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Gas-pipe Lettering

This style of lettering was most common in the 1930s–50s, but used up to the 1980s. It’s typified by a simple, almost modular construction of even strokes and rounded corners on a rectangular grid (think pipes!). American signpainters called the standby style “gas-pipe”, and it was a speedy way to get clean, simple letters up on a board or wall. The shapes are easy to learn and quick to produce and space. Flat- or round-topped ‘A’, ‘M’, and ‘N’s are common. Sometimes strokes end at a jaunty angle, but usually these alphabets are fairly straightforward throughout.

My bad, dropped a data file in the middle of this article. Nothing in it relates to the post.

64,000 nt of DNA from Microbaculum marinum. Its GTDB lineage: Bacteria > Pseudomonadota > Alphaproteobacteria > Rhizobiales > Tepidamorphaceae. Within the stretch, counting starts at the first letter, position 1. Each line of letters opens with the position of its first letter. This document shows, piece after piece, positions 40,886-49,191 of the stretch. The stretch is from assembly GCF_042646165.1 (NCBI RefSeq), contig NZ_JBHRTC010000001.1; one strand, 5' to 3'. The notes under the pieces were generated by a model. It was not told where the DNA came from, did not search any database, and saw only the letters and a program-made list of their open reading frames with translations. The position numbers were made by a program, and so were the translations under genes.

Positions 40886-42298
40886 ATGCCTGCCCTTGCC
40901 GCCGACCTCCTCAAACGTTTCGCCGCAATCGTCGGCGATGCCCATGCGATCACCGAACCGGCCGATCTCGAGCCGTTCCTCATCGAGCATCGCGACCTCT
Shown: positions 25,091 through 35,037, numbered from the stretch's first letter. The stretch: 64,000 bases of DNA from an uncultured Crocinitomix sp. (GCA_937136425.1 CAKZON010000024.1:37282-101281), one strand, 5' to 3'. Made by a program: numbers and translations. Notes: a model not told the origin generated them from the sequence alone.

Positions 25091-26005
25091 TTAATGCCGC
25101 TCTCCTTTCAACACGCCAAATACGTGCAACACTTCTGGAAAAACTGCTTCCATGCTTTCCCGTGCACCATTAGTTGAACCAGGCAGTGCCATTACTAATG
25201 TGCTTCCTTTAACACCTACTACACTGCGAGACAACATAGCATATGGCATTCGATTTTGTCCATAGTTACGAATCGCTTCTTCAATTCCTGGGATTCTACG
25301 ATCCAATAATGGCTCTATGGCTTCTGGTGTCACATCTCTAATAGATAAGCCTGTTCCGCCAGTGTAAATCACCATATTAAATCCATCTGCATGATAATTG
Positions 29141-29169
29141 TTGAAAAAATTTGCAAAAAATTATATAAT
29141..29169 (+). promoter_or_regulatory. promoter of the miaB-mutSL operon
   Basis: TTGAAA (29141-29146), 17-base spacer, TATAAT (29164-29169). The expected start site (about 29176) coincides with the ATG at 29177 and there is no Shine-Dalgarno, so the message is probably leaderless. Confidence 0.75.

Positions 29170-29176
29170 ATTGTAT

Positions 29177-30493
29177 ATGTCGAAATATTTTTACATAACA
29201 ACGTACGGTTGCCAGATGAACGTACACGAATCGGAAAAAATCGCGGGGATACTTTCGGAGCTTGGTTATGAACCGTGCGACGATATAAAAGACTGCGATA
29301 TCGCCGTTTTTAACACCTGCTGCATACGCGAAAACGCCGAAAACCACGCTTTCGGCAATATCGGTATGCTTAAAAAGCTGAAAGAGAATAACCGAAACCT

Instructional Models

“Speedball Pen Manual” by Ross F. George
“Schrift” by Ernst Bentele, p52 “Schrift” by Ernst Bentele, p53 “How to make show cards” by Charles Arthur Miller, ca. 1916

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